Crown Prince Rudolf in his study. Xylograph after a drawing by Theodor Breidwiser, 2nd half of 19th cent.

Crown Prince Rudolf at an editorial meeting of "Die österreichisch- ungarische Monarchie in Wort und Bild", after a drawing by W. Gause, 2nd half of 19th cent.

The crown prince in opposition to the emperor

Crown Prince Rudolf in his study. Xylograph after a drawing by Theodor Breidwiser, 2nd half of 19th cent.

Crown Prince Rudolf at an editorial meeting of "Die österreichisch- ungarische Monarchie in Wort und Bild", after a drawing by W. Gause, 2nd half of 19th cent.

Influenced by bourgeois ideals of achievement, Rudolf developed an ambition to be recognized in intellectual circles as a person in his own right and not merely on account of his rank.

Rudolf is prattling again!

 

Franz Joseph on Rudolf

The lowest petty official has a larger sphere of influence than I! I am condemned to idleness!

 

Rudolf’s view of his position at court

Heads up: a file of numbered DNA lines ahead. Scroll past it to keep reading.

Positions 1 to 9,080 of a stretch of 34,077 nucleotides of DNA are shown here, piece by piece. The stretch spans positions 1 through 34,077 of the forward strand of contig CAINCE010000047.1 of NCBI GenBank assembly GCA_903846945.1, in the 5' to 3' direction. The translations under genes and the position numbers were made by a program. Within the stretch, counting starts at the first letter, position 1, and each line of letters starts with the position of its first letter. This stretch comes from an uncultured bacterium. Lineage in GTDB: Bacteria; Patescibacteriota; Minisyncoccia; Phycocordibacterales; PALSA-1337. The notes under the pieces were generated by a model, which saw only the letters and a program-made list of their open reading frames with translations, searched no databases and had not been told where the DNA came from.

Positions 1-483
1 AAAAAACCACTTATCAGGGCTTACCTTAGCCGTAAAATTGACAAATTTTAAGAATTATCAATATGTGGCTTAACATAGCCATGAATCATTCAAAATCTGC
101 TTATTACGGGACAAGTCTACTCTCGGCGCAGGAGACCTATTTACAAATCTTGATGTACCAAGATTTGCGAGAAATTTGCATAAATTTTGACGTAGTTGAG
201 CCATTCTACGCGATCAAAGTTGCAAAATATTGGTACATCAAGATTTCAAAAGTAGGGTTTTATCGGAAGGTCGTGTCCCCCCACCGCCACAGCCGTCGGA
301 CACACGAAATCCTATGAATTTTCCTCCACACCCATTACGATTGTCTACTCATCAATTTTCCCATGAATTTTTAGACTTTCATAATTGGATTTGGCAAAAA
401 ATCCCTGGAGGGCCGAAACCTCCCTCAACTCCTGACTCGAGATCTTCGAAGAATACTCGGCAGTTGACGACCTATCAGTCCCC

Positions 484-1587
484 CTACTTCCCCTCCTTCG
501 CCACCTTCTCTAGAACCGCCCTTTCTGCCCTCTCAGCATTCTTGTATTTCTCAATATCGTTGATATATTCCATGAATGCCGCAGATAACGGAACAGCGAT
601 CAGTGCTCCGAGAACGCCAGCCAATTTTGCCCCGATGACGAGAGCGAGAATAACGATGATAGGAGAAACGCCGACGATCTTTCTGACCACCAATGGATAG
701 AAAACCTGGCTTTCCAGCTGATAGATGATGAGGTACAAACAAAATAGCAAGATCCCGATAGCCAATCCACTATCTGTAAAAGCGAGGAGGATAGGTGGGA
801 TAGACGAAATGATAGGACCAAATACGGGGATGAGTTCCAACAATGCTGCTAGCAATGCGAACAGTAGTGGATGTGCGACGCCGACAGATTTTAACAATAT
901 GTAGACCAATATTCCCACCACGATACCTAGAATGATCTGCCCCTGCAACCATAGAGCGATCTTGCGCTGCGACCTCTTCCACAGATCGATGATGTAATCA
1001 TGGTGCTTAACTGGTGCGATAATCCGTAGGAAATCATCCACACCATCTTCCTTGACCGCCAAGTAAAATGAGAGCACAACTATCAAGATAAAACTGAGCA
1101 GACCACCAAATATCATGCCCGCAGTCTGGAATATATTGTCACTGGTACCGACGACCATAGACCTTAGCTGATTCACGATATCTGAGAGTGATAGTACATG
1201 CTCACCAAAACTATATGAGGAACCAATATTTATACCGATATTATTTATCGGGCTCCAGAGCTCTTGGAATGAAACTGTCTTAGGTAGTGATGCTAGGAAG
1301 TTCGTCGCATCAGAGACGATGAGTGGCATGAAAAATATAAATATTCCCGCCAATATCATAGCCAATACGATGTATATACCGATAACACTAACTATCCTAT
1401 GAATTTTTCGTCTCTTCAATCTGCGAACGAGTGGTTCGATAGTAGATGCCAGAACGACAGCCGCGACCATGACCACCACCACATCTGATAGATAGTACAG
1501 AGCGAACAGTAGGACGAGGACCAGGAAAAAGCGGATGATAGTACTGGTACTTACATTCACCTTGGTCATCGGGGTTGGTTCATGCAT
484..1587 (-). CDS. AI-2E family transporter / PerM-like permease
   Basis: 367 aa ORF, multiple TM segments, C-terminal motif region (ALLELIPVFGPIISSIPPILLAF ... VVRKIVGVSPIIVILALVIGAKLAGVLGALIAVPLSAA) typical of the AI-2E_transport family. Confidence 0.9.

Crown Prince Rudolf in his study. Xylograph after a drawing by Theodor Breidwiser, 2nd half of 19th cent.

Crown Prince Rudolf at an editorial meeting of "Die österreichisch- ungarische Monarchie in Wort und Bild", after a drawing by W. Gause, 2nd half of 19th cent.

He was particularly interested in the natural sciences, publishing a number of treatises in the field of ornithology which received due acknowledgement in professional circles.
The crown prince also undertook a publishing venture as the editor and publisher of the 24-volume series Austria-Hungary in Words and Pictures, commonly known as the ‘Kronprinzenwerk’ in honour of its initiator. In keeping with the motto of ‘unity in plurality’, the ambitious project was intended to foster state patriotism amongst the citizens of a Monarchy that was increasingly threatened by growing nationalist movements.
Rudolf developed extremely liberal political views. His notions were very idealistic, but his visionary ideas seldom contained any solutions for concrete problems. These views led to increasing opposition from his father, the ruling emperor, and Rudolf was forced to publish his controversial views under pseudonyms in newspapers. This placed him in antagonistic opposition to the conservative circles at the Viennese court, where he felt increasingly out of place. Rudolf was forced to lead a kind of double life, outwardly feigning agreement with his father and the leading figures in politics. However, the differences between him and the court became increasingly unbridgeable.

Martin Mutschlechner